We need much better logic in terms of how we handle censorship and the influence that platforms have to change how censorship is enforced. There has always been information that people did not want people to know about in one form or another. Fortunately there has always been a way to get communications in and out of countries or regimes that practice censorship. It is that very act of rebellion that makes books like 1984 by George Orwell and Little Brother by Cory Doctorow so interesting to read. People have always tended to find ways around dystopian regimes even if it was for a short bit of time. This is also what makes today’s op ed in the Washington Post so unbelievable to read, the author basically whines about the inequities of the future, a future that is rapidly becoming tied to Apple, Amazon and eBooks.
There is always going to be a way around censorship, attempted or real. Too many devices have been hacked, the explosion of intellectual property theft, the explosion in other forms of sharing without borders like Creative Commons tells me that censorship on a global basis in the internet environment will be nearly impossible, regardless of the platform being used. The Ipad is no different than the Kindle, than the Nook, than the PC or Apple computer.
This is what makes the argument by Frédéric Filloux in the Washington Post this morning so interesting and so unbelievable. On one hand he is arguing that the Ipad is a tempting opportunity for evil in terms of censorship but devastates his own argument by stating that one way around censorship in France was to resort to paper that was passed out during the tragic war in the Algiers that France conducted during the 1960’s. Yes, any system is an opportunity for evil, even the IPod. You can download software that on one side is a wonderful tool for testing a network, but on the other side of the same tool can be used to scan a network for open systems that can be hacked. And the tool can be downloaded for 1.99, this is hardly the action of a company that is interested in censorship or how their technology is used by people who have access to it.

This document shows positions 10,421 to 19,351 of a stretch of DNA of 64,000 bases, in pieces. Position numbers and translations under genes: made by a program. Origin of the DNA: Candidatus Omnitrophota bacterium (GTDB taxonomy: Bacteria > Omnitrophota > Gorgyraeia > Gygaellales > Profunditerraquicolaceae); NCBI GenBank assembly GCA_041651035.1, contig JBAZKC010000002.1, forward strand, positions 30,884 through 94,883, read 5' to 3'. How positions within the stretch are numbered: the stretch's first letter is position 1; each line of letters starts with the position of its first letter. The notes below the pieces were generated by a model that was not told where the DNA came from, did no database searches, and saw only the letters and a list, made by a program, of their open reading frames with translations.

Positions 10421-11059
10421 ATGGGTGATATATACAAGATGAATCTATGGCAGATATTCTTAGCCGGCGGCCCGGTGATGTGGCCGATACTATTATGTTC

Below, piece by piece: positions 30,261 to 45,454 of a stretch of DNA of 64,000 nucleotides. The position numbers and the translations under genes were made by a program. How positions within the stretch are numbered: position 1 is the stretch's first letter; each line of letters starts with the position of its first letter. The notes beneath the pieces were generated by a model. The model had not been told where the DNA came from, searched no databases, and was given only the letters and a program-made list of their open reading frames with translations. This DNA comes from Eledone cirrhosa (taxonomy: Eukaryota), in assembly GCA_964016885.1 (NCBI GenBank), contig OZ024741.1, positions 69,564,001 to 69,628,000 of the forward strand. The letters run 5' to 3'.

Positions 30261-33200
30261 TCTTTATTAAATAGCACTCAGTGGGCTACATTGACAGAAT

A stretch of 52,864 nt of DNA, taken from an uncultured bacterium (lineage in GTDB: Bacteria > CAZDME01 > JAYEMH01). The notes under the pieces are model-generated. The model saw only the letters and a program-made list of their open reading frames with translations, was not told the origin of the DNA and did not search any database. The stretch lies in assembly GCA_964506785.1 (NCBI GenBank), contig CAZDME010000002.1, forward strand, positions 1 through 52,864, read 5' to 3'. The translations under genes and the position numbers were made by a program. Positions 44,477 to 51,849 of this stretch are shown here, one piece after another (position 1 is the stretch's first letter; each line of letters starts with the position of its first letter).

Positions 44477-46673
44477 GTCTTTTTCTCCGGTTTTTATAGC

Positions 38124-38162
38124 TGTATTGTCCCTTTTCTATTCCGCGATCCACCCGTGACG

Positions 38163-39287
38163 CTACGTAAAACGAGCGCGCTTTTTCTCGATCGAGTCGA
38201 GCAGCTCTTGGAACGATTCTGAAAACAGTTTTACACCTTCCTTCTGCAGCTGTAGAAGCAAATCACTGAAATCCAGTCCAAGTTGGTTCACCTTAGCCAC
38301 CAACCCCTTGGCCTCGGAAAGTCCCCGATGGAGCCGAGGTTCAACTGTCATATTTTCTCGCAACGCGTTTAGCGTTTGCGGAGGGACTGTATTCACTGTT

What strikes me the most about Apple is not that they are an opportunity for evil; the main line of history is about how technology transforms home and how we conduct control over populations. Human history is filled with examples of populations that have fought back against repression. Our two most modern examples are Nazi German with the White Rose movement and small but significant protests against the USSR throughout its history. We even see this happening in the Middle East and in China, in those small protests taken on by ordinary people have a weakening effect on regimes that attempt to expand control. We have seen this in technology with the backlash against IBM, Microsoft, the Banking System and the Automotive Industry. Even Frédéric Filloux slays his own argument because he talks about how people were able to get around censorship. This is an argument about nothing, unless the editor at the Washington Post decided to take out significant sections of the article so that it would fit time and size constraints.
While interesting, and while I have a deep respect for what the Author of the “Apple’s iPad could be game-changer in digital-media censorship”, there really is no argument here. What he is doing is whining about a problem that is currently ongoing, it happened last week with Google taking down many of the blogger based music blogs regardless of the legality of those blogs. What we need is something survivable, we need the very pamphlets that Frédéric Filloux discusses in how censorship was beaten. The Ipad is not the only game in town, but we have learned from the same examples that Frédéric Filloux uses that content owners get very cranky when the “stream of revenue” slows down or stops. The damaging effect to eBooks should large scale deletions or copyright issues would be more detrimental to Apple, Amazon, Barnes and Nobel and a host of other sellers around the planet.
With the blogosphere how it is, these actions tend to get amplified well beyond their actual monetary damages. That alone will chill the eBook market, and no one is going to want that. Regardless of how systems are used, regardless of censorship, regardless of lawsuits, information has always found a way to get into the open. While Apple might be draconian in its approval processes for the app store, it is hardly likely that they will want to piss off customers or content providers. That would be eBook genocide that has a simple solution in actually buying a real dead tree product and sharing that with your friends.
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(Cross-posted @ TechWag )